Interview with Jim Douglas

What's the story behind your latest book?
First off, let me say right now that I make no claims to being a writer. Never was, had no desire to be one. Never in my wildest dreams did I think I'd ever do such a crazy thing as this. This started when I ran across an image of A. G. Happer in an antique shop. I collect Civil War soldier images and I always research the soldier. I want to know who he was, and where he lived. Did he survive the war? If so, what did he do after the war?
I started on Happer expecting the usual stuff, like a brief outline of his war record, his regiment, what battles if any was he in, maybe where he was from etc. The more I looked, the more I found. This could be interesting I thought. So I dug deeper, I started really pulling on that thread. Just when I was hot on the trail, everything stopped. On my first visit to Washington, Pennsylvania, I expected to find a bronze statue of Major Happer, or at least a plaque on the court house or something. After all, he practically built and developed the entire county. There was nothing. No one I talked to there had ever heard of the Major. Not the genealogy section of the library, which, ironically is named after an employee of the Major's; not the historical society The Lemoyne House, not Washington and Jefferson College. There was nothing to suggest that the Major ever was there. I found that very sad. This good and decent man should not be forgotten. That's when I decided to write this book.
What do your fans mean to you?
I don't think of people as fans. I think of people as just folks I'm having a conversation with. I guess if I have a style, it's that I'm not talking at people, I'm talking with people. I'm nobody special, I'm just a guy with a story to tell.
Who are your favorite authors?
Tom Clancy, Brad Thor, Harry Fanz, Allen C. Guelzo, and a score of other Civil War writers. I devour everything Civil War, but I have to say my overall favorite, although not Civil War related has to be the late, great Tom Clancy.
Describe your desk
I'm one of those weird people that keeps a neat desk. My desktop is usually empty. My entire family makes fun of me for being a neat freak and rightfully so.
Where did you grow up, and how did this influence your writing?
I grew up in western Pennsylvania, and folks around here whether you are a common Joe or wealthy, are very down to earth. If you walk into a tavern, you might see a CEO sitting on a bar stool next to a construction worker having a conversation. Just look at the fans at a Steeler game. All races, colors, backgrounds, and customs all coming together to have fun. The only colors are black and gold. Western PA has always been an oasis of normal in a sea of crazy. This area has a way of keeping people grounded.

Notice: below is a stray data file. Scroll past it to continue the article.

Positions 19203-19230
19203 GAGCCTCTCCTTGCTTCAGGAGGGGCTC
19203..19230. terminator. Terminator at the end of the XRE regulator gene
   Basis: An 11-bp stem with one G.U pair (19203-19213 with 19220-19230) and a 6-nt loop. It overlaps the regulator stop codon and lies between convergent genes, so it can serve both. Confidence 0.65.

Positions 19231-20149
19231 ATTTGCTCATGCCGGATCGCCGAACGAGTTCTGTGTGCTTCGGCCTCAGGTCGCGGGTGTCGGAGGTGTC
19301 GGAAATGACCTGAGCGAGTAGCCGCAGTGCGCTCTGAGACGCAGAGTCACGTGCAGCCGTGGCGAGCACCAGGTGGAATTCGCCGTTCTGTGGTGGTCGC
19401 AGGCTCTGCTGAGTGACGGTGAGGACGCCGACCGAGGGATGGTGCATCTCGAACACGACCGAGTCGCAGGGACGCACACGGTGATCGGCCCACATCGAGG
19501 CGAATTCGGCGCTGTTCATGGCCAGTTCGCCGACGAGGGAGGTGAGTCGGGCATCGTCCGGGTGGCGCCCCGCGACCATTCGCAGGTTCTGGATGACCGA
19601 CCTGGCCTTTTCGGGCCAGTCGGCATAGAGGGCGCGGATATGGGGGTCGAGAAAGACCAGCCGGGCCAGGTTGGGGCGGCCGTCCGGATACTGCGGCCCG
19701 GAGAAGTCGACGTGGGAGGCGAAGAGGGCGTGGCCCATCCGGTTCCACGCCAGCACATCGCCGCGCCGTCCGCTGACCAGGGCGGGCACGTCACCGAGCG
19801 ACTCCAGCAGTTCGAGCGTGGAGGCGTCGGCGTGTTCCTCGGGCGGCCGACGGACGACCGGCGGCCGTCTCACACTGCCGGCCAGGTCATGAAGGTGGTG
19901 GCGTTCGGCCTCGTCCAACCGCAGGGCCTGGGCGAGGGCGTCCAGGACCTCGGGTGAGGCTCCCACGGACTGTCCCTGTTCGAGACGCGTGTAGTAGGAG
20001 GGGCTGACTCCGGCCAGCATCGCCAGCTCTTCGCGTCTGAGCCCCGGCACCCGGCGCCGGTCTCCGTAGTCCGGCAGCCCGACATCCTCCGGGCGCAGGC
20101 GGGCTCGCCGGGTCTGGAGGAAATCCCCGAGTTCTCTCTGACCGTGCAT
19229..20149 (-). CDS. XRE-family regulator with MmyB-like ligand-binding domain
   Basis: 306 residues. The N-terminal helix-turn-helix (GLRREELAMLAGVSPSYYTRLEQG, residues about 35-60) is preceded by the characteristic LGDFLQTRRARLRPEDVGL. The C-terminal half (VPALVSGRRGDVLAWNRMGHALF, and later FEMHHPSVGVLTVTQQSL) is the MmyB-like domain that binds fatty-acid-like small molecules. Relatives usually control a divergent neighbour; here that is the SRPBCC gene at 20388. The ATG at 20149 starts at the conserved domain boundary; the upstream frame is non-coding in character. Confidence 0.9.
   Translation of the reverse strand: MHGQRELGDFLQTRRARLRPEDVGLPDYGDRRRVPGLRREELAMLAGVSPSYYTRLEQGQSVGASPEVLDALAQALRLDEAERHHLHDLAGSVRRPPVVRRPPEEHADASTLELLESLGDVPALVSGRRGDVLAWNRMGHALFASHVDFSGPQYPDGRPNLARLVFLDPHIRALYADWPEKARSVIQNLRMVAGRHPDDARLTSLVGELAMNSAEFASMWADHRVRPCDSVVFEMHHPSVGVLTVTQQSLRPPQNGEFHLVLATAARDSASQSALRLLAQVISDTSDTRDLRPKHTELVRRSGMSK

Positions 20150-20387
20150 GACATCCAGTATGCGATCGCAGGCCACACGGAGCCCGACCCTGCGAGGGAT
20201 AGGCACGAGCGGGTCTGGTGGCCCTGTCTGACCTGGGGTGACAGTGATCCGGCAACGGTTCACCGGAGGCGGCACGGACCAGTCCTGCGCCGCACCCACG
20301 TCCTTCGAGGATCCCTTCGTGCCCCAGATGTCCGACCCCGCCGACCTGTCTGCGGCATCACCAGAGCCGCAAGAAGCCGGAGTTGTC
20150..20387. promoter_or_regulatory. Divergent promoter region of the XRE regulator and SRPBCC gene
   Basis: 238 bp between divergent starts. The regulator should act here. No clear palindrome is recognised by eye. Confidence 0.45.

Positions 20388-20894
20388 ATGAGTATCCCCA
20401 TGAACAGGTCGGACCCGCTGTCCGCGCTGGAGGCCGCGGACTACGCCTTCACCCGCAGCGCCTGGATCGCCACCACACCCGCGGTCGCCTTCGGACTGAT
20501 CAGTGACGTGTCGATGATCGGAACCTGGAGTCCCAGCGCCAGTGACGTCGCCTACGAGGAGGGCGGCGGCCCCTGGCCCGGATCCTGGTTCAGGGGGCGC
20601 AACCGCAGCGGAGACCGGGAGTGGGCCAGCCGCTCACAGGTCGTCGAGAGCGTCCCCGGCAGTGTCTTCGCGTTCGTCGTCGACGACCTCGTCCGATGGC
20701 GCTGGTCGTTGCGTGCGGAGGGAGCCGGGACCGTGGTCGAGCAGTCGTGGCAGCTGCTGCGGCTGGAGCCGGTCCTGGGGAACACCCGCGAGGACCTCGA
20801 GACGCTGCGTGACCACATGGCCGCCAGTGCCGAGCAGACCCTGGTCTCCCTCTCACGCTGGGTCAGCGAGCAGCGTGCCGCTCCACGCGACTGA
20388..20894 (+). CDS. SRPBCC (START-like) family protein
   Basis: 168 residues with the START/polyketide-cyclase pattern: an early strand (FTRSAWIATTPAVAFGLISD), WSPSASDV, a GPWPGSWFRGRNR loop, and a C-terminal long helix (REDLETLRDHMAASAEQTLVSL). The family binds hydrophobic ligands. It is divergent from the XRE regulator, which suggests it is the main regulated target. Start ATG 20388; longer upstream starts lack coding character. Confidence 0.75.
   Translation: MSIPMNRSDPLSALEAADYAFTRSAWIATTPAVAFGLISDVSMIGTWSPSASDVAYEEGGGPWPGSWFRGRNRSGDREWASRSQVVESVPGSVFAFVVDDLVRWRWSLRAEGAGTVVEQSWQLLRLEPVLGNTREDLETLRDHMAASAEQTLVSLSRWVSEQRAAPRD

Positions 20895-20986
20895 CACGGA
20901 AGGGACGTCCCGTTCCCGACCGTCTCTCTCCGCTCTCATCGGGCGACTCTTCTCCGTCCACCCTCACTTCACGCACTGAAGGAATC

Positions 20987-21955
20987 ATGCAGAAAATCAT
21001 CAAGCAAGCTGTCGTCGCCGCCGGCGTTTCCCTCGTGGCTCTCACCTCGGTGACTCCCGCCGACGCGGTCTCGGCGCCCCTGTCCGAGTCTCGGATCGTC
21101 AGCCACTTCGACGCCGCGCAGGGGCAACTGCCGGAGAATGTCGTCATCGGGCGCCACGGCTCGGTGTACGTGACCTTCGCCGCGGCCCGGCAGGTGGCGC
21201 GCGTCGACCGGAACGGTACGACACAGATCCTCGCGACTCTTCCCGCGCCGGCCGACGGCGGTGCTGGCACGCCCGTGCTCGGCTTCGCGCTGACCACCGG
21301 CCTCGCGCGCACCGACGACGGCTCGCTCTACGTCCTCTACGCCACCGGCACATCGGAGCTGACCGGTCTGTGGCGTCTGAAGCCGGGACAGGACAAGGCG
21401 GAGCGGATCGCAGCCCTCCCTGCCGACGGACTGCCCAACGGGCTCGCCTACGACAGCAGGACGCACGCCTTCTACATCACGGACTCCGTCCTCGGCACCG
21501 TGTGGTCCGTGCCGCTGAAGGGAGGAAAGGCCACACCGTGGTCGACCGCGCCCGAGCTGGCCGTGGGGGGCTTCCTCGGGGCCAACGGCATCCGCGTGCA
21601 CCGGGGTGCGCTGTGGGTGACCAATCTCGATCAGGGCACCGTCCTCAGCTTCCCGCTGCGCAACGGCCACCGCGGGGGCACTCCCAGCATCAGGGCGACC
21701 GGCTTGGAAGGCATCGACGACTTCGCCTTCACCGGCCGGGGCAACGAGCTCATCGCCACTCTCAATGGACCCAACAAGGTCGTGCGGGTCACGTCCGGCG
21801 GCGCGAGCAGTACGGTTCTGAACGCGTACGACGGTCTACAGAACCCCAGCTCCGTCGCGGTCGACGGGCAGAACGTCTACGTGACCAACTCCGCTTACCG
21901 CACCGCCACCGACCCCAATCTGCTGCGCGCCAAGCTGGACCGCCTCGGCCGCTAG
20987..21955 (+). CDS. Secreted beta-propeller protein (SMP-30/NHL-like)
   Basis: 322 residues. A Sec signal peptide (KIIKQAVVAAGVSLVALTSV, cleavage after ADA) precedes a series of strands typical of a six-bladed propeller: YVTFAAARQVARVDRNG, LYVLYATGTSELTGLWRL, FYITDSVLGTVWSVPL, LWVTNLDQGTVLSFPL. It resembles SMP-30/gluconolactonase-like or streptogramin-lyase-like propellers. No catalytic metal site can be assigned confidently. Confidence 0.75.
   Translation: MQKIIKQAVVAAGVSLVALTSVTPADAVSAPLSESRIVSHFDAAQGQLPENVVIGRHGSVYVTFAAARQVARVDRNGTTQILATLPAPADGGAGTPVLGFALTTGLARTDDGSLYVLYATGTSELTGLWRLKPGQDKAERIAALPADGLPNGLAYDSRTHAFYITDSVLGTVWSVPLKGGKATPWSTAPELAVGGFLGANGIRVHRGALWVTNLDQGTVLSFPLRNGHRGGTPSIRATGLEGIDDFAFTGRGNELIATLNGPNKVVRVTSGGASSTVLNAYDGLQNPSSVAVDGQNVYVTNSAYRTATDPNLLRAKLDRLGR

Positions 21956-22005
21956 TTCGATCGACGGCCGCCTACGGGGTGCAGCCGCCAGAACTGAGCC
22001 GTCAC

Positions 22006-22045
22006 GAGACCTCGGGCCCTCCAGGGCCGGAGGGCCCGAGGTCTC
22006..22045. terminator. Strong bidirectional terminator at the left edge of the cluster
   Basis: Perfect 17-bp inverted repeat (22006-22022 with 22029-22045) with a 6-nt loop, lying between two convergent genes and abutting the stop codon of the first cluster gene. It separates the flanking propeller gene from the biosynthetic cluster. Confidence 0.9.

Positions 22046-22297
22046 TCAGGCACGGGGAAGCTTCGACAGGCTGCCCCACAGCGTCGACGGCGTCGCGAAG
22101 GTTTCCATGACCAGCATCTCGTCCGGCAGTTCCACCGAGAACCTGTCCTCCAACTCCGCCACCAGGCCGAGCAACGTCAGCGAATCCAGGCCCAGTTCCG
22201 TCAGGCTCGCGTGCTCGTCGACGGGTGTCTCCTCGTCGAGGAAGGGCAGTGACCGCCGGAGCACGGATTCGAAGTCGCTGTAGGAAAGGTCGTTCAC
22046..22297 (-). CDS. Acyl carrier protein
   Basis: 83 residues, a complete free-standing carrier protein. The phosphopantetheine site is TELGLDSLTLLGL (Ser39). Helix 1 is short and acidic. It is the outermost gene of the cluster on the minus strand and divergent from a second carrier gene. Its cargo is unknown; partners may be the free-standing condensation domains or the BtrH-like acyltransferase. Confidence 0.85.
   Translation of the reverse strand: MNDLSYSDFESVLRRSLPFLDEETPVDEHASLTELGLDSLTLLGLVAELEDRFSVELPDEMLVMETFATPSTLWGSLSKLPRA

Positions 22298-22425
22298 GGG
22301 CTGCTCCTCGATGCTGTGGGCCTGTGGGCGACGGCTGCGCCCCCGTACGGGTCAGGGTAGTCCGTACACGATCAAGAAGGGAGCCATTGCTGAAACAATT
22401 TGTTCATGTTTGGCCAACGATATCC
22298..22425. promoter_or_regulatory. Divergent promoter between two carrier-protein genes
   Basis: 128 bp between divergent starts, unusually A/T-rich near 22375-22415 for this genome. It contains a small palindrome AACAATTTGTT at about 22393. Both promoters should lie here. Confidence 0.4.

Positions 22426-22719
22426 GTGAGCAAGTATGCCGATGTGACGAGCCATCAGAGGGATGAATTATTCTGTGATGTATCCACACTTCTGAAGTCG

What do you read for pleasure?
When I need to step back from the War Between the States, I usually reach for either Tom Clancy, or Brad Thor.
What inspires you to get out of bed each day?
Every day is a reset button. A new chance to get it right. A new chapter in the adventure of your life. That, and I smell the coffee.
What is your e-reading device of choice?
My wife got me a Kindle Fire for Christmas last year.
What are you working on next?
I have several projects in the works right now. All Civil War related, and all are something other than the usual stuff you see. I like stories that others don't tell. I like the human interest stories, I like to make readers say, "I didn't know that." I always research heavily to have all my facts straight. In the Civil War world, there is always discussion and disagreement between the "experts," so I always make sure I get it right, and can back it up.
When you're not writing, how do you spend your time?
Taking care of my family. That's job one. I'm a news junky, I have to keep up with what's going on. I get none of my news from the main stream media. I'm a serious student of the Civil War, and I read and study everything I can get my hands on that I think is serious writing. Some years ago I narrowed my focus down to the battle of Gettysburg and the Army of Northern Virginia. I also read lighter stuff to relax and just have fun. I also am a serious collector of Civil War artifacts.
What are your five favorite books, and why?
Kind of a loaded question. To be honest, the first five favorites would all be Tom Clancy books starting with The Hunt For Red October. That one introduced me to many years of brilliant writing. Sadly at an end. Right now, I especially like the book by Allen C. Guelzo called Gettysburg, The Last Invasion. The man really knows his stuff, and he really has a way with words. I've heard him speak and when you read his books you can hear in your mind's ear his distinctive voice telling the story. Much as you can the great Shelby Foote.
Published 2015-06-28.
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